New approach, unsure destination

Results of Orioles starter Cabrera's transition from 'throwing' to 'pitching' still up in air

June 03, 2007|By JEFF ZREBIEC | JEFF ZREBIEC,Sun Reporter

ANAHEIM , CALIF. // The change has been obvious. It is Daniel Cabrera's results that have been inconclusive.

In Cabrera's first three seasons with the Orioles, he was known for being more of a thrower than a pitcher. When he got into trouble -- and he often did -- he responded by rearing back and throwing harder. He dominated hitters at times with a fastball that he threw in the high 90s, but confounded the organization with his lapses of command and composure.

Just last season, Cabrera led the American League with 104 walks despite spending 6? weeks on the disabled list or in the minor leagues. But in Friday night's 3-2 loss to the Los Angeles Angels, Cabrera once again showed that he has become a different pitcher. He was in trouble throughout the game but held things together until the seventh inning when a bases-loaded, two-run single by Gary Matthews Jr. led to the loss.

He was able to do so by taking a little off his fastball and allowing Angels hitters to put the ball into play, rather than simply relying on a strikeout. He also went to his curveball several times as his strikeout pitch.

"When you see 99 or 100 [miles per hour] or what I throw before, I think it's hard to control," Cabrera said. "It's not like I've tried to slow down myself. But it has happened because I try to make a pitch, not just throwthe ball. I am pitching more. I've had success with that. I can get later in the game with that and I can get hitters to think about other pitches. If I try, I can hit 98, maybe 99. But it's not like I really need it right now. It's better for me to throw 95 with good location than 99 in the middle."

Orioles manager Sam Perlozzo agrees and thinks that as Cabrera gets more confident in his ability to throw strikes, he'll increase his velocity. The 26-year-old righthander has been using a moving two-seam fastball, which he throws at about 91 or 92 mph, a lot more this season. In the past, he favored a harder four-seam fastball, a pitch that he can throw in the high 90s.

"In the long scheme of things, I think Daniel is dominating when he gets up to his velocity that you're used to seeing," Perlozzo said. "I don't know if he mentally thinks about walking people or not. He wants to throw strikes and he should want to throw strikes. If he feels more comfortable right now with some movement and less velocity and he has some success, I think themore he can do that, the more he'll get back to his velocity."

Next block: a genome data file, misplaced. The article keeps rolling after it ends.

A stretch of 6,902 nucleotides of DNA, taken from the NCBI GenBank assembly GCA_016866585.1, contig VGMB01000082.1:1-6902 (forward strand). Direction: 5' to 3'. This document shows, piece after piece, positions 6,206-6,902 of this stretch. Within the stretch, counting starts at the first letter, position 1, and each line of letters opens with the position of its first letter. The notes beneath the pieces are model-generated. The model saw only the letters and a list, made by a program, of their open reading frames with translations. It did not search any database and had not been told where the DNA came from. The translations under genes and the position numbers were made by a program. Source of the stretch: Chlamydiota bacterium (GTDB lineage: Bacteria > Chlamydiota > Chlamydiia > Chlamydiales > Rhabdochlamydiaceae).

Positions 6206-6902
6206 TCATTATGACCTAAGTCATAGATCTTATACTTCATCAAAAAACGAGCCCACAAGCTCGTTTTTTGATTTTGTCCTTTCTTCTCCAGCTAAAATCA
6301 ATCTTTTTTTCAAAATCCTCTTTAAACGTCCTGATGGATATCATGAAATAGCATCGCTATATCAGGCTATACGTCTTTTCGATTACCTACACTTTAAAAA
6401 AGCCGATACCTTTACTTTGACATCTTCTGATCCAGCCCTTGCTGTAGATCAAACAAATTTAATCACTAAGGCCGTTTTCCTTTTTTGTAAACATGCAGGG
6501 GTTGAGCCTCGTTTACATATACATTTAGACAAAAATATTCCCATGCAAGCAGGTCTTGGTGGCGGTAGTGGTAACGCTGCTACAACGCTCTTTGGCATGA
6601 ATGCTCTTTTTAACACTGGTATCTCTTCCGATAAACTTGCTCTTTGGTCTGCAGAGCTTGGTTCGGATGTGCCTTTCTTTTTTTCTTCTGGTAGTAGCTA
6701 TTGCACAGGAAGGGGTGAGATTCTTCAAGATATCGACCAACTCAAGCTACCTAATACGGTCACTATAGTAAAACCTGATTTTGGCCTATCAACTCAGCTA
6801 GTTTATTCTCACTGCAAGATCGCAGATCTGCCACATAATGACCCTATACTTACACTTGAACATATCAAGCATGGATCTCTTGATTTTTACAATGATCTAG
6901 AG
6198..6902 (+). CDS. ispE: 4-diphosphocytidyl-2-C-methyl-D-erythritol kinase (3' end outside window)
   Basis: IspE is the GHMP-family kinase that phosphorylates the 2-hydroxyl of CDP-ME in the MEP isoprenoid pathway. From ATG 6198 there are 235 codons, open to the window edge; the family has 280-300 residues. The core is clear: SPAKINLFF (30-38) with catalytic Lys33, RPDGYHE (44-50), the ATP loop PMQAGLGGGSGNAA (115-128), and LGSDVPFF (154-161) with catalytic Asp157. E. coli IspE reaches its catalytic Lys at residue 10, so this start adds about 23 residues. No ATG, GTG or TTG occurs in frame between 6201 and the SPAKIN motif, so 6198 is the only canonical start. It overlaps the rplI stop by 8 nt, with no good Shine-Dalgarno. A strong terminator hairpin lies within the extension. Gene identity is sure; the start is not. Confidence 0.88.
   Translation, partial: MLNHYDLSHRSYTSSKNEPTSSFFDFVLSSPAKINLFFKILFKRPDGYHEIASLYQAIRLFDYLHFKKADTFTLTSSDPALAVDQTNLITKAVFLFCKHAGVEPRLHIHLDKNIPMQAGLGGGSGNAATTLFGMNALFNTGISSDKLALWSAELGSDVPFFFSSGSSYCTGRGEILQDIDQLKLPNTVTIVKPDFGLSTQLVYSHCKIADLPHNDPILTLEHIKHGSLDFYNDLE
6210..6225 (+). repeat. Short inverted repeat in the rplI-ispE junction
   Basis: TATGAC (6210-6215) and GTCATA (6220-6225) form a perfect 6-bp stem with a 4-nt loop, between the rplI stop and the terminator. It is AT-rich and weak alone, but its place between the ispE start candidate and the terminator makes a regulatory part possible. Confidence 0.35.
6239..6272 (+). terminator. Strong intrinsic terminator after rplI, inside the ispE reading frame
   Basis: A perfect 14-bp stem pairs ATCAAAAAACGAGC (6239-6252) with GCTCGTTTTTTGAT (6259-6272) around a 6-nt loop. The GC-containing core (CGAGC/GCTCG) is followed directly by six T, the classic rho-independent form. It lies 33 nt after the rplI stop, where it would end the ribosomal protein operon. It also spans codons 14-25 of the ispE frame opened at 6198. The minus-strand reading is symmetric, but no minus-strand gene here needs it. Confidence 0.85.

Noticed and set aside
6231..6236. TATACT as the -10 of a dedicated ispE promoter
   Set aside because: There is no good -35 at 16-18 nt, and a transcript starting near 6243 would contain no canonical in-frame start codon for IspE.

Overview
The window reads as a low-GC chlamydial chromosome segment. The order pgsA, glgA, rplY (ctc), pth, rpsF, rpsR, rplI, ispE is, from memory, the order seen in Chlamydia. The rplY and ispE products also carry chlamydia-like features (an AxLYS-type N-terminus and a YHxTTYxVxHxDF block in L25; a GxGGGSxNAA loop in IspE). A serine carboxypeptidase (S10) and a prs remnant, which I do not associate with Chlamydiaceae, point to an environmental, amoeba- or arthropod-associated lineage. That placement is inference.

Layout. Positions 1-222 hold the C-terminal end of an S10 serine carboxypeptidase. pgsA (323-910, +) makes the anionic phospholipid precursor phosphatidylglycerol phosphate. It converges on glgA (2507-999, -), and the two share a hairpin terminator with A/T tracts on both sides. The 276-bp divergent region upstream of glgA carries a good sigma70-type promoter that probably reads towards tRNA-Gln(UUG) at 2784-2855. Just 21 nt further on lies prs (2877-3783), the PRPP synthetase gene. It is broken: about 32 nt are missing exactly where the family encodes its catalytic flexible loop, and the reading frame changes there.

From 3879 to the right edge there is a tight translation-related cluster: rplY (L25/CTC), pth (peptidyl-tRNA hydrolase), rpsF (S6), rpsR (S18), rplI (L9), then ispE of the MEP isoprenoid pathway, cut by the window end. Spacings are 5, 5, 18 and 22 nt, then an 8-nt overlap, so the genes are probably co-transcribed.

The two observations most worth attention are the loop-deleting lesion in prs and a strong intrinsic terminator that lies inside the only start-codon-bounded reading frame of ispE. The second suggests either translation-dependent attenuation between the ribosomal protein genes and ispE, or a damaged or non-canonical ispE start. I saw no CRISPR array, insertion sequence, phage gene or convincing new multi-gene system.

The result of Cabrera's new approach has been fewer walks, but more hits and a slightly higher ERA, though he is getting deeper into games. In his first 12 starts last season, Cabrera was 4-4 with a 4.64 ERA. In 64 innings, he had allowed 54 hits, 55 walks and five home runs,while striking out 72.

In his first 12 starts this year, Cabrera is 4-6 with a 4.72 ERA. In 76 1/3 innings, he has surrendered 72 hits, 37 walks and eight home runs, while striking out 62. Even though Cabrera hasn't fared much better with the new approach, he feels he is in better position to help the Orioles.

"I try to get ahead in the count early," he said. "I know if I get ahead in the count, I have a better chance to get the guy out. That?s what I am working really hard on."

In the first inning Friday, Cabrera used his curveball to get out of a bases-loaded jam by striking out Casey Kotchman and Howie Kendrick. In the second, he took something off his fastball -- he was throwing it in the low to mid 90s -- and got ReggieWillits to hit into an inning-ending double play with men on first and third. It happened again in the fifth as Cabrera forced Matthews to hit into a double play with the bases loaded.

"He's not a guy that we expect him to throw 100 or throw 99 [anymore]," said shortstop Miguel Tejada, who had given the Orioles the lead that Cabrera was trying to protect with a first-inning, tworun homer off Angels ace John Lackey. "He's learning more how to pitch. Before, he made a little trouble and didn't know what to do. But know he gets in trouble and he knows how to get out of it.

He's pitching more. He knows what to do. You can see how he moves the ball around

"He lost that game, but he has to be proud [of] how he handled that team until that inning. It was a great game. He pitched against one of the best pitchers in the league in Lackey and against one of the best teams in the league. We're all proud. If you play a game like this against a team like the Angels, you have to proud."

Cabrera appreciated Tejada's compliment, but took no solace because his ability to escape trouble didn't result in a victory.

"I didn't win today," he said. "I can't feel good. I can't feel comfortable about that."

jeff.zrebiec@baltsun.com

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